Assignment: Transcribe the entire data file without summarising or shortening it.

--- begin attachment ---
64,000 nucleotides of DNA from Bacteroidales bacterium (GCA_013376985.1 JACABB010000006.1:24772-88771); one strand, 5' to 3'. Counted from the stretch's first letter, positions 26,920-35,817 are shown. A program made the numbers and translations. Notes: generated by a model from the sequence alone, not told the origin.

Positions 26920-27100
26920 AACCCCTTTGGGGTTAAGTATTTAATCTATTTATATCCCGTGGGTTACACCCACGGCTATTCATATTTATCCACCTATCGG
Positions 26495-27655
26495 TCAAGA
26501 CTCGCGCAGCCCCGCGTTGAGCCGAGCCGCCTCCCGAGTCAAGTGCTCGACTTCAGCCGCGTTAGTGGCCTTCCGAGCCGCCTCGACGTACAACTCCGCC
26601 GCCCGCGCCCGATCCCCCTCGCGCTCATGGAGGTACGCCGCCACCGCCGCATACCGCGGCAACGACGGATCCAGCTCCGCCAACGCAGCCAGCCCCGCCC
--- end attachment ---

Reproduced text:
64,000 nucleotides of DNA from Bacteroidales bacterium (GCA_013376985.1 JACABB010000006.1:24772-88771); one strand, 5' to 3'. Counted from the stretch's first letter, positions 26,920-35,817 are shown. A program made the numbers and translations. Notes: generated by a model from the sequence alone, not told the origin.

Positions 26920-27100
26920 AACCCCTTTGGGGTTAAGTATTTAATCTATTTATATCCCGTGGGTTACACCCACGGCTATTCATATTTATCCACCTATCGG
Positions 26495-27655
26495 TCAAGA
26501 CTCGCGCAGCCCCGCGTTGAGCCGAGCCGCCTCCCGAGTCAAGTGCTCGACTTCAGCCGCGTTAGTGGCCTTCCGAGCCGCCTCGACGTACAACTCCGCC
26601 GCCCGCGCCCGATCCCCCTCGCGCTCATGGAGGTACGCCGCCACCGCCGCATACCGCGGCAACGACGGATCCAGCTCCGCCAACGCAGCCAGCCCCGCCC